Hiring Sales Rep

Jan 29, 2018

  1. DSInsurance
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    DSInsurance Expert

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    I am an IA and I have 1 full time CSR as my staff at this point. My book is now getting too large for just 1 CSR and will be looking to add a 2nd full time CSR this summer. My issue I suppose is I have really been wanting to expand my commercial book of business as I am probably 75% personal lines and 25% commercial at this point.

    So I want I will be hiring my 2nd CSR and want to seek your opinions on if you feel it's a good time to bring on an inside/outside sales rep for commercial and personal lines before I get my 2nd CSR or after?

    I am curious as I cross that threshold of being a 1 man shop to now with 1 CSR and to then continue to my growing Agency. How did you do this in your agency? Any insight would be great to help me know when is the write time to bring someone in like this and making sure I can afford all my new staff.

    I am a P&C Agency that started scratch.

    Thanks for any feedback
     
  2. NCAgent828
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    NCAgent828 Super Genius

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    I would love to hear from others. I’m a one man shop and am considering doing this opposite. I’m considering hiring commission based sales reps and have them service their own book up until a certain volume. Would also love to connect. I’m a scratch agent as well. Trying to figure this whole things out. I’m 50% commercial and 50% personal.
     
  3. Markthebroker
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    Markthebroker Guru

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    Best of luck to both of you. You may do well to call some successful agency owners in your cluster, or in your neighborhood. Most successful agents want to see other agents succeed.

    The unfortunate reality is you are going to get a lot of responses on here, and few if any will be from people that have actually built a successful agency. I am constantly coming across clowns on here that have no idea what they are talking about, but can't wait to dispense their "expertise". Most of the responses will unfortunately be of what well meaning agents imagine is the best route. You may get a few worthwhile responses too, but don't get too hopeful. The background of the person giving the advise is worth looking closer at than the advise itself.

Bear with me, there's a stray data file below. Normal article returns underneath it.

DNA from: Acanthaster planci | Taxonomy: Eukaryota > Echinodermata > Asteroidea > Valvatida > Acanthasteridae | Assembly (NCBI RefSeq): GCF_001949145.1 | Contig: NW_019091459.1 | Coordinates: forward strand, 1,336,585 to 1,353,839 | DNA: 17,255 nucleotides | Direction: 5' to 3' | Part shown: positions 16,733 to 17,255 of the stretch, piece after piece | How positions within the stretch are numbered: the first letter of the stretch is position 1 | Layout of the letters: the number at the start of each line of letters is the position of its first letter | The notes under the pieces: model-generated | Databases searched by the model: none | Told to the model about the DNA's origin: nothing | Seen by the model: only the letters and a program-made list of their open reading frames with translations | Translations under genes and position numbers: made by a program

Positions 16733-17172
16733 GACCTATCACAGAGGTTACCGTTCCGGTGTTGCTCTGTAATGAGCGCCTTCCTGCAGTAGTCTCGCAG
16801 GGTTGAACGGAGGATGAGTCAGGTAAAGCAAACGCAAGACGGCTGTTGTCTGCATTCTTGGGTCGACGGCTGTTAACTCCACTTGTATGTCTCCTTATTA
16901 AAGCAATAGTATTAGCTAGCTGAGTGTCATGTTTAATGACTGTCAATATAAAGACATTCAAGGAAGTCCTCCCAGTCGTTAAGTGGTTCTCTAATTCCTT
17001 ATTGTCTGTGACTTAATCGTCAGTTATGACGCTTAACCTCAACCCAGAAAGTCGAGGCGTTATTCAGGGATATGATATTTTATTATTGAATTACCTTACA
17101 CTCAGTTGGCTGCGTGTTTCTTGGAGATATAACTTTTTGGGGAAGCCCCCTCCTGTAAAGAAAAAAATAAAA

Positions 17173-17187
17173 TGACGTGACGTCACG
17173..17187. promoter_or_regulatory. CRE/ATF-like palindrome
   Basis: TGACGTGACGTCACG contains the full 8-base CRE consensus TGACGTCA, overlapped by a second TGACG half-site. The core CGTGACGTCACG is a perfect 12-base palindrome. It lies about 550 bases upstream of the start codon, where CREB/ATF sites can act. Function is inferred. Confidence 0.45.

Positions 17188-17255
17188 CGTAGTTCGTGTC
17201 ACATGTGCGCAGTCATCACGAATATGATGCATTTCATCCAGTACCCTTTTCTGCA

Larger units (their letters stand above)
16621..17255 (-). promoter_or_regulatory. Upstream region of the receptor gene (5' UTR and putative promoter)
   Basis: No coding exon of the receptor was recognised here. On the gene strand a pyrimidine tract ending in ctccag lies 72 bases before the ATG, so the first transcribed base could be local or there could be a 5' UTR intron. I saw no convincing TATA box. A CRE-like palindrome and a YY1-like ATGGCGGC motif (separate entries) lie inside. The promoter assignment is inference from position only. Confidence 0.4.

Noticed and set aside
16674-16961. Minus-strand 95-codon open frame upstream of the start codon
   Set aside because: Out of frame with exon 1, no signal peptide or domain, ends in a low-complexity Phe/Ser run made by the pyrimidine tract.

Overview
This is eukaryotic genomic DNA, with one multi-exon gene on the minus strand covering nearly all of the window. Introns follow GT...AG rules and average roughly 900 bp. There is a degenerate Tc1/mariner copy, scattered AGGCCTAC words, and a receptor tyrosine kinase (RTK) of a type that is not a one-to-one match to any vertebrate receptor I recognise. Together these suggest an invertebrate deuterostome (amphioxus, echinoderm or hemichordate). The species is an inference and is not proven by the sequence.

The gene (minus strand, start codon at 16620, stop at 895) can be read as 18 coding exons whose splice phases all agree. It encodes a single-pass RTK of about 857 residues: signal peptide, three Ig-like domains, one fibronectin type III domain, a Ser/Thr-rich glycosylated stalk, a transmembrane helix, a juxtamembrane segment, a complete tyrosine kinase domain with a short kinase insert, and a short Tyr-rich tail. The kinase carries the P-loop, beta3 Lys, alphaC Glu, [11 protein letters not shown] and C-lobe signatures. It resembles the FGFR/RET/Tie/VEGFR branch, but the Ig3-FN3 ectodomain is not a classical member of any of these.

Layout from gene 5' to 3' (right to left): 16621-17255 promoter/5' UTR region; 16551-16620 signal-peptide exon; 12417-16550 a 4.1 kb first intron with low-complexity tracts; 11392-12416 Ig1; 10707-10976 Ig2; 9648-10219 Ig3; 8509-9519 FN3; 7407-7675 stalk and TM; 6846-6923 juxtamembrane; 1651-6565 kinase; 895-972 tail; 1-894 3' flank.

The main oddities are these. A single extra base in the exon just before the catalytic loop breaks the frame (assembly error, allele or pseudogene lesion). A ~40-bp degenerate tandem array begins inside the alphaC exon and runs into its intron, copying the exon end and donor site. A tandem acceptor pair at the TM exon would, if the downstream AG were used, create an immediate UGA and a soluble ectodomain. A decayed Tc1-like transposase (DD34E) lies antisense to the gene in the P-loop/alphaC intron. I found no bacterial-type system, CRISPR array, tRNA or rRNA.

4. NC Fiduciary
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    NC Fiduciary New Member

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    haha, looks like we're both in NC and looking for the same thing. Just my opinion/experience: It will be hard to have a commission based sales rep to also service all of his/her P&C accounts once they grow that book past a certain point. Typically in P&C, you'll need a CSR for every three outside producers if they are mid-level and depending on the size of their book. I'm attempting to be an outside sales rep, and a CSR at the same time currently and it's not easy playing both roles. When I was just selling, I was much more successful than I am being half producer/half CSR. You can certainly start em out like that though, and then if they are successful maybe have an incentive for them. "Once you reach X level of production, we will service your accounts for you" I'm really torn on how to find good outside sales reps and the balance of managing them, their books, field underwriting, etc. I'm starting to think there is no set way about it, other than to just hire em on and let them sink or swim haha. Let me know how things go, and I'll do the same. Hopefully we can both find a good formula between us and both profit.
     
  5. NCAgent828
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    NCAgent828 Super Genius

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    Yes sir we are!

    Sent you a message. Would love to talk more about what you have done so far. I’m 50% sales and 50% service. It sucks! Lost of late nights and time spent in my PJs in front of a computer taking care of stuff. Lol.
     
  6. Markthebroker
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    Markthebroker Guru

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    Generally, the type of person that is good at servicing isn't good at sales. The type of person that is good at sales isn't normally good at servicing. This isn't true 100% of the time, but it is about 98% of the time.
     
  7. NCAgent828
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    NCAgent828 Super Genius

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    Totally get this. Each can cross over slightly but the service type person I’ve seen typically gives up on a sale because of $1.
     
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